Wright's continuing call for a more biblical cosmology is not just reforming the way we view heaven, but revolutionizing the way we live our lives in the light of the kingdom that is "at hand."
Here's a quote from Wright's new book Surprised by Hope (HT: Darryl Dash):
The resurrection of Jesus offers itself, to the student of history or science no less than the Christian or theologian, not as an odd event within the world as it is but as the utterly characteristic, prototypical, and foundational event within the world as it has begun to be. It is not an absurd event within the old world but the symbol and starting point of the new world. The claim advanced by Christianity is of that magnitude: Jesus of Nazareth ushers in not simply a new religious possibility, not simply a new ethic or a new way of salvation, but a new creation....
We could cope – the world could cope – with a Jesus who ultimately remains a wonderful idea inside his disciples; minds and heart. The world cannot cope with a Jesus who comes out of the tomb, who inaugurates God’s new creation right in the middle of the old one.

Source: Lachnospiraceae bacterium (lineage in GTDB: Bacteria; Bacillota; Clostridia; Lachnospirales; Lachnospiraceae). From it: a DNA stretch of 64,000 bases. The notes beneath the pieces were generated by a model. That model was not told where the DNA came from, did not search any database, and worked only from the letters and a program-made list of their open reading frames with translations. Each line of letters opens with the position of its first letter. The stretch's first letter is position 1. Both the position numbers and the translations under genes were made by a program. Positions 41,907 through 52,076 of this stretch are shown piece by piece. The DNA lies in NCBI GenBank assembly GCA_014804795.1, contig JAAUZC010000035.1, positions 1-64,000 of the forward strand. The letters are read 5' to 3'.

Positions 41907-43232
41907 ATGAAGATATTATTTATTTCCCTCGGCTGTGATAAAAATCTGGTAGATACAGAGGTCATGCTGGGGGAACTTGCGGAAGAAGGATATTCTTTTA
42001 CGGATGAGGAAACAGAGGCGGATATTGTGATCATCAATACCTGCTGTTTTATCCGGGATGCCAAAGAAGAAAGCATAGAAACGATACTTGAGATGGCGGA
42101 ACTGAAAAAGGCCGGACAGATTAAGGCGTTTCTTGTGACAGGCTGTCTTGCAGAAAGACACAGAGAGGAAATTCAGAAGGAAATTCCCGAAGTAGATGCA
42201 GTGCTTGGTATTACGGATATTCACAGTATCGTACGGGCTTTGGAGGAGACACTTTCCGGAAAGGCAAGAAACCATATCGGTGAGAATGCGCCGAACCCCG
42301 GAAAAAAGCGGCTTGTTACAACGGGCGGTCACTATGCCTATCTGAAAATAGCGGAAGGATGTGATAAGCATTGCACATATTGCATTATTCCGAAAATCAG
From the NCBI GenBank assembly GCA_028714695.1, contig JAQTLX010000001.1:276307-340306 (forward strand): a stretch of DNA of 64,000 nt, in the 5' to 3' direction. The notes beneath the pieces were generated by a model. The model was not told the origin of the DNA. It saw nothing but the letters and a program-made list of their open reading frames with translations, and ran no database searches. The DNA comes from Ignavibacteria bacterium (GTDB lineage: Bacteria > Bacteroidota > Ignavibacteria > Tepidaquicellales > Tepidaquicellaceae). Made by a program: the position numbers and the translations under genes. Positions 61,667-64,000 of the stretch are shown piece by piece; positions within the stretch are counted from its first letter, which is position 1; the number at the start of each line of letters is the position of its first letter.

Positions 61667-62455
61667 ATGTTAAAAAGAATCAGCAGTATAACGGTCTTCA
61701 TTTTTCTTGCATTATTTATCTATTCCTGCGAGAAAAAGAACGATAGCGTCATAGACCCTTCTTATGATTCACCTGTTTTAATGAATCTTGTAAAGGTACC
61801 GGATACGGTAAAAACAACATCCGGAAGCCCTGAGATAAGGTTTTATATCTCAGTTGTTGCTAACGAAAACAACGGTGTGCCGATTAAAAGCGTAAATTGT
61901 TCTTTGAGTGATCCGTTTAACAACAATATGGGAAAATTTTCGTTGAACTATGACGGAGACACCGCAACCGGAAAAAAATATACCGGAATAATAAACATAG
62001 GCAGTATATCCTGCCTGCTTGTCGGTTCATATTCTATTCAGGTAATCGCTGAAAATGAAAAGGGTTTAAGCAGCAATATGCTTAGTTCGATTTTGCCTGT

The resurrection, like the cross, is a scandal. But it's a beautiful one. The resurrection retroactively verifies the kingdom reality Jesus taught and lived in his 3 years of ministry and it effectively sets in motion the "rapidly gradual" invasion of the new heavens and new earth.
Now that sin is killed and death is conquered -- now that real life is the kingdom reality ruled by a death-proof king -- what ramifications might this have on the way we view just about everything?
Shouldn't it move us in ways deeper and more fulfilling than sports, music, art, movies? Shouldn't it imbue our work, our play, our pain, our desires, our dreams with more resonance, more meaning, more hope?
Sin has no power any more. Death is dead.